University of Utah student startup Sakpants.

University of Utah students create “Coziest Pants in the World”

Don’t know what to get the person who has everything for the holidays this year? How about the “coziest pants in the world?”

A pair of University of Utah students has launched a line of uniquely designed pants — dubbed Sakpants — through a university-sponsored entrepreneurship program and completing a crowdsource funding campaign to raise capital for their business endeavor.

Students Brayden Iwasaki and Garred Lentz came up with the idea for Sakpants, a cross between “Thai fisherman pants” and children’s footie pajamas, in 2013. They developed an initial prototype and received a $3,000 seed grant from a U program affiliated with the Lassonde Entrepreneur Institute. The students used the seed money to refine their product and then raised nearly $25,000 from 476 supporters on to continue moving their idea to production.

The product is now making its debut in time for the holidays, with a hilarious video at The product’s features include a secret slot that allows people to access feet for “emergency toenail-clipping,” as well as a design with mass appeal to consumers.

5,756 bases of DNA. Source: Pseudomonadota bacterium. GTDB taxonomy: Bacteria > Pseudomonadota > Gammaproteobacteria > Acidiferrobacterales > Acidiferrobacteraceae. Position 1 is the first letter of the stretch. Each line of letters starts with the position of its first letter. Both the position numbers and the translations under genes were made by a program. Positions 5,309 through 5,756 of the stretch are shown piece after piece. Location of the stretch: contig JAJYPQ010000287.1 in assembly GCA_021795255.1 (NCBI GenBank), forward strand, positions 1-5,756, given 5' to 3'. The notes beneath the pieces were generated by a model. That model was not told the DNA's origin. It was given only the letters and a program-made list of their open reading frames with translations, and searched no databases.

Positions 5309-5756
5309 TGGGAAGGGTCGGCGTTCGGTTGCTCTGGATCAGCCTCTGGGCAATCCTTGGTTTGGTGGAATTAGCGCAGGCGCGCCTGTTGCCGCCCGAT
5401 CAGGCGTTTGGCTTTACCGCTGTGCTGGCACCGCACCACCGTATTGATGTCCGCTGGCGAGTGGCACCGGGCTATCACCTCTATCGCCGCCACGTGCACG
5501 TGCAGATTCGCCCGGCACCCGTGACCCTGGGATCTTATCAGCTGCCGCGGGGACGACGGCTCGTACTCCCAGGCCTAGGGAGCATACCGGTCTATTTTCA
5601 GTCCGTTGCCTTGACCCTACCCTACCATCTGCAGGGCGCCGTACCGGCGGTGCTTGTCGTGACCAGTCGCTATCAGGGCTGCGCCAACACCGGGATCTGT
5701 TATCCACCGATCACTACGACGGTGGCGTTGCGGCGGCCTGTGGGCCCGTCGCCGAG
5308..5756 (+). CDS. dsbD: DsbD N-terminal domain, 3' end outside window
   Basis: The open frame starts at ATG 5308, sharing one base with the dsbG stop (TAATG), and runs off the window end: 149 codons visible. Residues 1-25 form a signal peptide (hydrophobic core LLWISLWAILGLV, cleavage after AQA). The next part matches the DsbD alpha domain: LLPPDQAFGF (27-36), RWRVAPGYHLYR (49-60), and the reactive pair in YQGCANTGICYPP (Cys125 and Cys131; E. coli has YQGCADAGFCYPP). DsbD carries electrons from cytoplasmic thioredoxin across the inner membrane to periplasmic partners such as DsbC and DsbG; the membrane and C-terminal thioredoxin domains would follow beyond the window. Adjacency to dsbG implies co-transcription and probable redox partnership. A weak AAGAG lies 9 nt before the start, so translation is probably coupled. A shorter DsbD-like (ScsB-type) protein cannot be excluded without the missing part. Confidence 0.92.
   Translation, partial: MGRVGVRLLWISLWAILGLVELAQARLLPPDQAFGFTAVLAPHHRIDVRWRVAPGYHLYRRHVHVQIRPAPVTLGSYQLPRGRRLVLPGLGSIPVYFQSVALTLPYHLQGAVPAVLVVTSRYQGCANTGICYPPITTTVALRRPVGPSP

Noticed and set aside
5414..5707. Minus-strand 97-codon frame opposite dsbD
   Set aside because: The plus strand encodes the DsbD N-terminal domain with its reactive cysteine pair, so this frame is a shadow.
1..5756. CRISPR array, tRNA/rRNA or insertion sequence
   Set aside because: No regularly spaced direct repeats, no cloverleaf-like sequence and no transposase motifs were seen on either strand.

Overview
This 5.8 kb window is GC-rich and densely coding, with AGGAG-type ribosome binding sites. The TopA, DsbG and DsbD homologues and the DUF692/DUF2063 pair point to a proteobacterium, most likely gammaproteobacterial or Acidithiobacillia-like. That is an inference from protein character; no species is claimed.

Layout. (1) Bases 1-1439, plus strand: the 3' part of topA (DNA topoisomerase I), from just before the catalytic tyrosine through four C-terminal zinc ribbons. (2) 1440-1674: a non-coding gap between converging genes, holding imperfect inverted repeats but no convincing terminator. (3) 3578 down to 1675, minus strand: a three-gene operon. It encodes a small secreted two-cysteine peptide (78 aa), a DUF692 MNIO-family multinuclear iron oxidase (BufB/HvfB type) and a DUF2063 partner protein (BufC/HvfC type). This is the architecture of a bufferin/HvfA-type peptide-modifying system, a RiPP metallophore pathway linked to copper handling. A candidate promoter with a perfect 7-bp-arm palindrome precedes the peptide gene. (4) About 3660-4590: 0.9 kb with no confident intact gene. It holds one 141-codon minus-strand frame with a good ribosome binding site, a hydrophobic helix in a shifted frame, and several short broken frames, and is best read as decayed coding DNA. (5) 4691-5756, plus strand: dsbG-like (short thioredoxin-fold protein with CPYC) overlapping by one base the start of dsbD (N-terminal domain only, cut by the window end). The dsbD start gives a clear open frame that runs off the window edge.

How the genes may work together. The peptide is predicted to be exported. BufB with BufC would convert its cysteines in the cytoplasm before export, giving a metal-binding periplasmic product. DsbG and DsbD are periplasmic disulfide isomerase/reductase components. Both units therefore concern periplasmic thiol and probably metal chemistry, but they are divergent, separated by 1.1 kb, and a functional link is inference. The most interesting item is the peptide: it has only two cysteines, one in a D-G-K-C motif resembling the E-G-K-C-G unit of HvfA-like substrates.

“The built-in footies trap heat, and coupled with the soft, lightweight fabric of the pants, create the perfect temperature during those cold, winter months,” said Iwasaki, a co-founder of Sakpants who recently graduated with a Bachelor of Fine Arts in graphic design from the U. “Socks compress feet, isolating them from your legs and making them colder, and slippers are always getting lost. We feel like we’ve designed a better alternative that everyone will love.”

Lentz, a master’s student in the David Eccles School of Business, noted his Utah roots helped generate the idea.

“Growing up in the land of ski resorts and freezing-cold winters, I was constantly trying to wrap my feet in my sweatpants to stay warm when I was hanging around the house,” Lentz said. “That’s when I decided to take matters into my own hands,” he added, of his motivation to create Sakpants.

They are distributing initial shipments of the product to many of the supporters who donated to their Kickstarter campaign — but are receiving orders from others already as well.

Lentz complimented the University of Utah for helping him and Iwasaki to navigate the process of forming a startup company. The seed grant program they received funding from, Get Seeded, is administered by the U’s Entrepreneur Club and StaC with funds donated by Zions Bank.

“The Lassonde Institute at the U has been amazingly helpful in providing both funding and mentorship for our business,” Lentz said. “Thanks to them, we’ve got a market-ready product, efficient business and manufacturing processes, and the marketing resources we need to make Sakpants successful.”

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